Moreover, their organization operated somewhat like franchises; one part of their family would harvest the poppy flowers, another would refine them into black tar heroin and a third would handle the sales side with small independent cells run by managers, phone operators, and drivers.
The drivers would then drive around all day mouthfuls of tiny balloons filled with concentrated doses of heroin; if caught by police they could quickly swallow them before disposal.
This method allowed for quick and efficient distribution without adding any cutting or loss to its potency– ultimately leading to greater earnings for each cell within an incredibly short time period.
Thanks to this invention by the Xalisco Boys, countless people have been able to access higher quality drugs without putting themselves at risk due to multiple parties intervening between production and hit street level.
While there are undoubtedly some negative aspects to consider here as well, it cannot be denied that this once quiet Mexican village has had an immense effect on people’s lives across America.
The Xalisco Boys Showed The Deadly Toll Of Using Methadone Clinics For Weaning Addicts Off Heroin
The Xalisco Boys were a notorious drug-dealing organization based in San Fernando Valley, California.
They soon expanded into new markets across the United States and by 1997 they had already made their mark in many cities with their heroin trade.
This quick growth of the Xalisco Boys was largely due to their unique business model: handing out free samples of heroin to addicts who had just come from methadone clinics.
When addicts became too used to their prescribed amount at these clinics, they took advantage of the Xalisco offers for more potent drugs.
The Xalisco Boys’ strategy proved effective as it allowed them to build up a large client base and take advantage of dissatisfied methadone clinic users.
One notable place where this had an effect was Portland, Oregon where 50% of Central City Concern’s patients had become initially hooked on Xalisco dope by 1997.
It took until 1999 for officials to notice that an epidemic of heroin overdoses had occurred with 111 deaths in the same year alone.
Thanks to skilled drivers, access to methadone clinics, and a unique business model, the Xalisco Boys rapidly grew their presence all over America and made themselves known as drug kings in many cities.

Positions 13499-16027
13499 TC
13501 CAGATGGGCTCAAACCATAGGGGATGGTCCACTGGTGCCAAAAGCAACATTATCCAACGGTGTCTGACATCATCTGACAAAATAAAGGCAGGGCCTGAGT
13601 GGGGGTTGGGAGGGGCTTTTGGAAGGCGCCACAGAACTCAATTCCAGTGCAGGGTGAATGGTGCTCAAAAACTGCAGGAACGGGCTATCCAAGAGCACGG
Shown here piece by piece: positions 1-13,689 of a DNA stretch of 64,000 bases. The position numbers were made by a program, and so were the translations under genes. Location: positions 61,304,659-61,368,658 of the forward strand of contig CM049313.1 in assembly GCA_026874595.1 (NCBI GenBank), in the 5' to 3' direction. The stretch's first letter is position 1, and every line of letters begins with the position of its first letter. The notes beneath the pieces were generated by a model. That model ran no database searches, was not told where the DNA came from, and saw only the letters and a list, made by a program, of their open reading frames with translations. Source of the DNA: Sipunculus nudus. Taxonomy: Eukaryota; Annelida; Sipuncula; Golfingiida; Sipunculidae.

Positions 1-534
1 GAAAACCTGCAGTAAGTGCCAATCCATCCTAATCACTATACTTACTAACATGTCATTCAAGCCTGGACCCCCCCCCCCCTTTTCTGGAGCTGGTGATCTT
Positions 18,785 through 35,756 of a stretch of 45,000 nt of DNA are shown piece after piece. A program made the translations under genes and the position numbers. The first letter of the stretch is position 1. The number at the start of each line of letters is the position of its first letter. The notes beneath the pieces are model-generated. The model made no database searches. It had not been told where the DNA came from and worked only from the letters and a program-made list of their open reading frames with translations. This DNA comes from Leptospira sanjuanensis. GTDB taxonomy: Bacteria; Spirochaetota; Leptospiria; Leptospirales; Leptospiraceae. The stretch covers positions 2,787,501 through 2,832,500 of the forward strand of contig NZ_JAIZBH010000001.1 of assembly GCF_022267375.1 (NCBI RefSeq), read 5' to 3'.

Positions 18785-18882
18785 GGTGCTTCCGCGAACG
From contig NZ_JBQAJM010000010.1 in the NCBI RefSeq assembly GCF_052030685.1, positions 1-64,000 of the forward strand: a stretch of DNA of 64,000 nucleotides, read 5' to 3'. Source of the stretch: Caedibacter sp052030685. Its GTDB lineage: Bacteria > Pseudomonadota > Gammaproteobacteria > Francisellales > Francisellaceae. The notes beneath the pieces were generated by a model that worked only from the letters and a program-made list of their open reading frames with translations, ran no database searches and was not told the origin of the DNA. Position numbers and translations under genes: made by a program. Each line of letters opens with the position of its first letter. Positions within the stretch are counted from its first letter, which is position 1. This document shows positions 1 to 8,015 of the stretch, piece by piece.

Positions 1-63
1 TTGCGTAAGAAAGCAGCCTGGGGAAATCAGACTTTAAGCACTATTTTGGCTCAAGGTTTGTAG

The Xalisco Boys’ Business Model: How To Succeed At Selling Heroin
The Xalisco Boys were incredibly successful in selling their product due to their clever approach to marketing.
They understood that, in order for a good business to thrive, its customers had to be happy and it had to be convenient to buy the product.
In order to succeed, they used different methods than other dealers.
Instead of waiting around on street corners for customers like other heroin dealers, they would frequently approach potential buyers with free samples and discounts.
And they followed up with their regular customers via phone calls or check-ins– ensuring that those who weren’t returning had entered rehab.
They also supplied recently released prisoners with free heroin packs to keep them coming back as customers plus even elicited addicts help in spreading the word about their business in exchange for free heroin!
With this strategy of customer satisfaction and convenience, The Xalisco Boys’ competitive advantage was seen through every step of their process– from differentiating themselves duress competition between cells; pushing into less saturated markets; offering price breaks and follow-ups service for good clients; aiming at the middle-class white kids demographic; using non-violent drivers who didn’t carry guns; giving going away presents etc.
This agile yet calculated method was essential for their success as a whole organisation across multiple states- demonstrated by The FBI and DEA’s Operation Tar Pit busts which were not able to get rid of the problem completely as demand remained strong after the busts took place.
The Opiate Painkiller Epidemic: How We Got Here